Look out your window. Whether you’re in a Manhattan hi-rise or at a truck stop somewhere off a Midwestern interstate, keep your eyes open. Bart Crow is coming your way.
Always known as “the nice guy” with a smile on his face, the tides are turning and the gloves are coming off. Bart Crow is still the kind of guy and artist fans in the South and Midwest have grown to love. But on his new album The Parade, boundaries disappear and things are getting real.
The road-toughened troubadour and his band have already logged thousands of miles playing 130+ dates a year in front of loyal rowdy crowds at far-flung, late-night clubs and concert halls all over Texas, Oklahoma, Kansas, Arkansas, Nebraska and beyond. It’s his music that draws them — a tangle of roots in blues, country and down-home rock ‘n’ roll, branded with his unique imprint. They hear their lives in his lyrics, written in the tradition of Townes Van Zandt, Steve Earle and other true-life troubadours.
With no help from big-time labels, and money pulled from his own pockets, Crow has put together an admirable track record as a recording artist, having lofted six No. 1 singles onto the Texas Music Chart – one of which, “Wear My Ring,” sold over 165,000 copies. He has sold over 40,000 albums, released five self-produced albums in just over a decade, including Dandelion, which debuted at No. 1 on Billboard’s Heatseekers South Central chart. He’s been cheered in Country Weekly, on CMT and in other national media outlets. His YouTube videos and concert footage have drawn more than 2.5 million views.
Don’t miss this unique concert! Join us on Saturday, March 31st at the Firehouse Saloon, to be entertained by one of the most unique bands imaginable! MD Anderson doctors, staff and friends “the Checkmates” will provide a fun night of live music. All proceeds raised will benefit Halo House, and help to provide a “home away from home” to blood cancer patients in treatment at the Texas Medical Center. Doors open at 7 PM.
Band members include Dr. Greg Lizee (drums), Dr. Anthony Lucci (guitar), Dr. Tony Conley (bass), Dr. Scott Woodman (lead vocals), Nina Boulton (vocals), Dr. Jim Allison (vocals and blues harp), Dr. Patrick Hwu (keyboard), Dr. Powel Brown (trumpet), Scott Krueger (trombone), and Dr. Ferran Prat (sax).
Sponsorship packages are available. No paper tickets will be issued. Check in at the door with a copy of your email receipt.
Shawna Russell hails from Okemah, Oklahoma, the home of Woody Guthrie. And like the legendary figure, Shawna has spent a good deal of her life writing songs and travelling the roads of America performing her music. Forging a musical sound that combines Country, Rock, Folk and Americana, Shawna has built a reputation as a powerhouse singer who also knows how to play a mean slide guitar. Her music has received critical acclaim from COUNTRY WEEKLY, BILLBOARD.COM, CMA CLOSE UP, MAVERICK (UK), MUSIC ROW, ROUGHSTOCK, DREAMWEST (France), THE OKLAHOMAN, TODAY’S COUNTRY MAGAZINE, OKLAHOMA GAZETTE and others. Shawna’s songs have charted in the U.S. on the Texas Music, Billboard “New and Active” and MusicRow charts, and internationally on the Hotdisc and New Christian Music charts.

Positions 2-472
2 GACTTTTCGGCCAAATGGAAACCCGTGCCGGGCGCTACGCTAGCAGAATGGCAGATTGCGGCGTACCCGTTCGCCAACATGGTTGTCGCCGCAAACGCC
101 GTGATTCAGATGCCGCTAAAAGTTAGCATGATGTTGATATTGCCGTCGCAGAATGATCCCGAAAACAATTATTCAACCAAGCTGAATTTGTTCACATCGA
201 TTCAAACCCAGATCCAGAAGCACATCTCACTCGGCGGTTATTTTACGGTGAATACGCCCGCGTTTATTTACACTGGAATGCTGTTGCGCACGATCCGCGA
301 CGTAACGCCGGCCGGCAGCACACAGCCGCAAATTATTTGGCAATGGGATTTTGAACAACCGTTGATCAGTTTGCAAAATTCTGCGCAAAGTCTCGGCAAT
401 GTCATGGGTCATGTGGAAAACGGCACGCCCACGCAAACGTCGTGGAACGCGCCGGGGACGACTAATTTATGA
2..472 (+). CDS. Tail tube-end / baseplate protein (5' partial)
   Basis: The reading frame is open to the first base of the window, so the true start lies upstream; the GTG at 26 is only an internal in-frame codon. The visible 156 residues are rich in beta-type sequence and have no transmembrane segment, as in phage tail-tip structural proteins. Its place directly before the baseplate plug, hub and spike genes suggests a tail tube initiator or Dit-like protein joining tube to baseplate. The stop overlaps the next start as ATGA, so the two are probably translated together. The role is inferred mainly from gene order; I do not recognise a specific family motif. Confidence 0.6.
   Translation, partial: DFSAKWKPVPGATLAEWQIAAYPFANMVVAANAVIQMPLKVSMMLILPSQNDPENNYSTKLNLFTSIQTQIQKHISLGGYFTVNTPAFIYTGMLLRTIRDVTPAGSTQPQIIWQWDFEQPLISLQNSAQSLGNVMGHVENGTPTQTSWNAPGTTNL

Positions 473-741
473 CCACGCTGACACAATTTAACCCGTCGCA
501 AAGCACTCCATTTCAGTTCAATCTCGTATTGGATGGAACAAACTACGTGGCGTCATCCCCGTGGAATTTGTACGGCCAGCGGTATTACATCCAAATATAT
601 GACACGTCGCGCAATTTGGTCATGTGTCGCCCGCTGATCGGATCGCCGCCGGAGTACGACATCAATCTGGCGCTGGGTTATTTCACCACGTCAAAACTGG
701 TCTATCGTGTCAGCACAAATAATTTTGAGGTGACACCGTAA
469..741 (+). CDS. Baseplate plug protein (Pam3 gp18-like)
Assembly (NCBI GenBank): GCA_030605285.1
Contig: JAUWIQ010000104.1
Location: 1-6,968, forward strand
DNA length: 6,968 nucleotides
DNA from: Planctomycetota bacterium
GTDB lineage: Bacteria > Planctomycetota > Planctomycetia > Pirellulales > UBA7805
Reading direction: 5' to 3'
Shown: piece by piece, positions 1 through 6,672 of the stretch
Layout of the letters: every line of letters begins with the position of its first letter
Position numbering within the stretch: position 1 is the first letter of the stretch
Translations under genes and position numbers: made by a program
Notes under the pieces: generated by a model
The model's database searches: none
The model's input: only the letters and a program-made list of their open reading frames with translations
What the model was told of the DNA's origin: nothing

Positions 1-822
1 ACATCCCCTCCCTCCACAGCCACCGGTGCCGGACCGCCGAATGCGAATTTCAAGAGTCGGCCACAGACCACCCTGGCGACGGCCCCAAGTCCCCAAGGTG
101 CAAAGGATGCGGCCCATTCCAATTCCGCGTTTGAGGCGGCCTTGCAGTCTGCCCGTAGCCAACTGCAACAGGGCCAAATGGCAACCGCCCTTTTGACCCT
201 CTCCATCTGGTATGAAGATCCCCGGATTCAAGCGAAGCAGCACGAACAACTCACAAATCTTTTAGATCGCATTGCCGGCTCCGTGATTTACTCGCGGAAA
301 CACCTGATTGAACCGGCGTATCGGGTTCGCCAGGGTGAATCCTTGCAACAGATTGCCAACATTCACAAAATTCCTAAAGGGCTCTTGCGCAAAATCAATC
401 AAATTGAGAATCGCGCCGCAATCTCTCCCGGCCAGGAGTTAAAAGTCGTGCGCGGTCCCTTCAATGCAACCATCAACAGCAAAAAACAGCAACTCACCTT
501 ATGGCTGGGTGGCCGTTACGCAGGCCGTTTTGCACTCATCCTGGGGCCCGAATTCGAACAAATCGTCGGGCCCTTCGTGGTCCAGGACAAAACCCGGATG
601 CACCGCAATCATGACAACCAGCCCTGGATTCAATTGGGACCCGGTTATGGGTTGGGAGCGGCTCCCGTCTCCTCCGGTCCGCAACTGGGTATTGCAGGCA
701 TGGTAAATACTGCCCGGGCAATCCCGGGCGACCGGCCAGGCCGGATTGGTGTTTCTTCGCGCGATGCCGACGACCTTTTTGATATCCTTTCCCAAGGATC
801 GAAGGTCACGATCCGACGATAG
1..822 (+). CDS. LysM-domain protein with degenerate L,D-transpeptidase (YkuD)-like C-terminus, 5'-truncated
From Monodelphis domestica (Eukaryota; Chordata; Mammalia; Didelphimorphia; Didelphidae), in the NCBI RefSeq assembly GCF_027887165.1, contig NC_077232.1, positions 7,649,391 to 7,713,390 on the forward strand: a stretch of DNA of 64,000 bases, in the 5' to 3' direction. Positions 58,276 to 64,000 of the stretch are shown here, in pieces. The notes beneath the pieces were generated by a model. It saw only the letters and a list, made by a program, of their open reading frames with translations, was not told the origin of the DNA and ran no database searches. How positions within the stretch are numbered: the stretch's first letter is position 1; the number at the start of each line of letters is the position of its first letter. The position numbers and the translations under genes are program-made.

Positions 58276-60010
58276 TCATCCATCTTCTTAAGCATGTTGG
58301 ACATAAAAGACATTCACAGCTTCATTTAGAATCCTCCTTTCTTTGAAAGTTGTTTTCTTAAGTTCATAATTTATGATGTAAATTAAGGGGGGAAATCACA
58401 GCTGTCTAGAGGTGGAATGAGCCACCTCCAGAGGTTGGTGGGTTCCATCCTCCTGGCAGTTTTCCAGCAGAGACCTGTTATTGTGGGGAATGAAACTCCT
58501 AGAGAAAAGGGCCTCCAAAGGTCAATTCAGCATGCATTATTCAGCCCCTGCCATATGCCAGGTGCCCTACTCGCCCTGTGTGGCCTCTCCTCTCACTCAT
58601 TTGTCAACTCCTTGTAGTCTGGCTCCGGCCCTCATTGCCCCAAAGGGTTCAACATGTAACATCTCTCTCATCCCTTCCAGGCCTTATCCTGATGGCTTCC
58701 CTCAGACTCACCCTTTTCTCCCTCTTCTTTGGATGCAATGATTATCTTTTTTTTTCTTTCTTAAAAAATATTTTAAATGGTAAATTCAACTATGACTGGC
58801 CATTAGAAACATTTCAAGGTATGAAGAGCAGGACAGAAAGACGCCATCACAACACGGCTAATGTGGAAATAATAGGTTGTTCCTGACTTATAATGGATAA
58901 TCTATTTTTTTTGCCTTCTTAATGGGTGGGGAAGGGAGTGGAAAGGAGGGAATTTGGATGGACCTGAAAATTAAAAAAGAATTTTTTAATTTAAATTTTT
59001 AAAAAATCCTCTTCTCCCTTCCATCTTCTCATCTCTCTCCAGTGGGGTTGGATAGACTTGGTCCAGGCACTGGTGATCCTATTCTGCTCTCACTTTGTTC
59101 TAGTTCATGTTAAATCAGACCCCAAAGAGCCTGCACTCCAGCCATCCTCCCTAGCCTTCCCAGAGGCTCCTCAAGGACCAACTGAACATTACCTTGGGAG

Shawna released her self-titled sophomore album on Way Out West Records in 2011. Recorded in Oklahoma City and Nashville, and co-produced by Julian King (Grammy-winning engineer for Faith Hill, Tim McGraw, Toby Keith), along with Clif Doyal and Tim Russell, the album reflects her growth as an artist and a maturity of her song crafting skills. Shawna wrote, or co-wrote, the 10 songs on the project and they provide the listener with a deeper personal connection to her varied influences and artistic expression. From the guitar-driven Country Rock sounds that have become her trademark to mandolin-tinged traditional Country and Americana stylings, ‘SHAWNA RUSSELL’ presents the Oklahoma songbird at a new creative pinnacle.
Shawna is now hosting “Our Land-The Music Highway” a new television show exclusively on TCN “The Country Network” which broadcasts in to 60 million households nationwide. The monthly music special focuses on Americana/Texas/Red Dirt music and includes performances and interviews with the genres’ most prolific artists.
Musical beacons of the Southwest, Roger Clyne & The Peacemakers deliver vivid lyrics, addictive guitar riffs and a full bodied rhythm section on more than a dozen studio and live albums over the past fifteen years. RCPM consistently produced nothing but uncompromised, unadulterated, pure rock and roll, building a reputation as one of the hardest working touring bands in America. Clyne’s musical career spans close to two decades including several hits with The Refreshments and penning the theme song for the TV show ‘King Of The Hill.’ He also produces his own brand of triple distilled, extremely smooth, Blue Agave tequila called Mexican Moonshine.
2018 will be the 20th Anniversary of their platinum breakthrough album “All the Pain Money Can Buy”, which spawned multiple Grammy-nominations with hits including “The Way”, “Out of My Head” and “Fire Escape”. They also released a new album this year which has had solid radio and press pickup.
Fastball is an American rock band that formed in Austin, Texas in 1995. The band originally called themselves “Magneto U.S.A.” but changed their name after signing with Hollywood Records. In 1998, their album All the Pain Money Can Buy reached platinum sales within six months of its release, and stayed on the Billboard 200 chart for a year. In addition, the group has been nominated for two Grammy Awards – Best Rock Performance by a Duo or Group with Vocal for “The Way”,] and Best Long Form Music Video for their promotional video “The Way”. They also received five The Austin Chronicle awards: 1998’s Album of the Year, Best Video, Best Single/EP, Band of the Year, and 1995’s Best Pop Band.